ALLEN COUNTY, Ind. (WANE) - A new study released by the United Way of Allen County and the area Homelessness Council found the number of homeless households in the county increased in the last year.
The point in time count was conducted in January 2013 and results are compared to the count in 2012. The point in time count helps a region determine areas of need based on the latest homeless count.
The study included nine counties in northeast Indiana.
The results found that from 2012, the number of homeless households increased by eight percent. At the same time, the number of homeless people actually dropped four percent. The juxtaposition is explained by the 28 percent increase of homeless households without dependents at the same time that the number of households with dependents decreased by 40 percent.
"We have counted more single homeless individuals and less households with children, therefore decreasing the total persons counted in this study," Tiffany Bailey, the chair of the Fort Wayne area planning council on homelessness, said. "I do not believe the data is indicative of an actual decline in homeless families with children, but anticipate that they are staying with friends and family, which is not considered 'homeless' by the national point in time count."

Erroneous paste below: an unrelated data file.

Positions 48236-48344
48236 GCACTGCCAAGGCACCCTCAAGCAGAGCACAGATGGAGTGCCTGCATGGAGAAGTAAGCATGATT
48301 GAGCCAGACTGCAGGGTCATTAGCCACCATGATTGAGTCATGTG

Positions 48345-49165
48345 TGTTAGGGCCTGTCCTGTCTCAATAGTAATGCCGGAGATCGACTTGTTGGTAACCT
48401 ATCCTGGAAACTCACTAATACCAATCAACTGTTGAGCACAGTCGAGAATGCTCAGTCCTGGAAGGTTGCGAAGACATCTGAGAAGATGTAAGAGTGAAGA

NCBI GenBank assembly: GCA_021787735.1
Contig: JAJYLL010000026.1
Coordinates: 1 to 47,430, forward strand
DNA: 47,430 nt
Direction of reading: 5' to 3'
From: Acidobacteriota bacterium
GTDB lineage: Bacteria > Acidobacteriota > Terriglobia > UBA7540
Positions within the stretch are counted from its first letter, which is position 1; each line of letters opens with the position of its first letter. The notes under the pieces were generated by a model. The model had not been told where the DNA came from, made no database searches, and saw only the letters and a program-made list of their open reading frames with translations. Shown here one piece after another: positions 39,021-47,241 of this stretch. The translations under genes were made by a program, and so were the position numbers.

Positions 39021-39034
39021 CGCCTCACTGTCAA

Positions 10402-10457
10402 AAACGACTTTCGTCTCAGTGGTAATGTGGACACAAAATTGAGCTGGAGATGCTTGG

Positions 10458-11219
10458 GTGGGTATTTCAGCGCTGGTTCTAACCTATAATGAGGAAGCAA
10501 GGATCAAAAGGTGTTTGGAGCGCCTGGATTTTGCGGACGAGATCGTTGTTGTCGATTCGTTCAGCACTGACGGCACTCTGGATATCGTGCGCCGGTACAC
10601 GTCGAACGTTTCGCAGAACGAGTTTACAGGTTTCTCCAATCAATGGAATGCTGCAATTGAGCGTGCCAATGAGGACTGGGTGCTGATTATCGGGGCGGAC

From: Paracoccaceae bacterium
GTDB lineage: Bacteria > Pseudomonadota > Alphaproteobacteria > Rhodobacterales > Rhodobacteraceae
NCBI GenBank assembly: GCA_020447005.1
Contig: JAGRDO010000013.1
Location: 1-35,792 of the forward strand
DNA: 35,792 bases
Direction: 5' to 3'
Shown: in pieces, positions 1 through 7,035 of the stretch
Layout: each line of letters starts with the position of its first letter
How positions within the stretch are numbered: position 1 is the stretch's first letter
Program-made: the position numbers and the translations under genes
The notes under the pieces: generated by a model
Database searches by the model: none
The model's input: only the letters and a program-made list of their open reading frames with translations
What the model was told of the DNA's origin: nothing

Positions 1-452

The study also found an increase of homeless people with chronic substance abuse by 92 percent and an 81 percent increase in the number of homeless with domestic violence issues.
Bailey said it's difficult to pin point reasons for the increases.
The review also found the number of homeless veterans increased 200 percent. In the entire state of Indiana, the number of homeless veterans increased 12 percent.
"There are more services for veterans in the area so it could be gleaning information from those services. We have more information so have more numbers about veteran population," Molly Link, the communications director for the United Way of Allen County, said.
The co-founder of Shepherd's House , a transitional home in Fort Wayne, was not surprised to hear there was such a large increase in homeless veterans.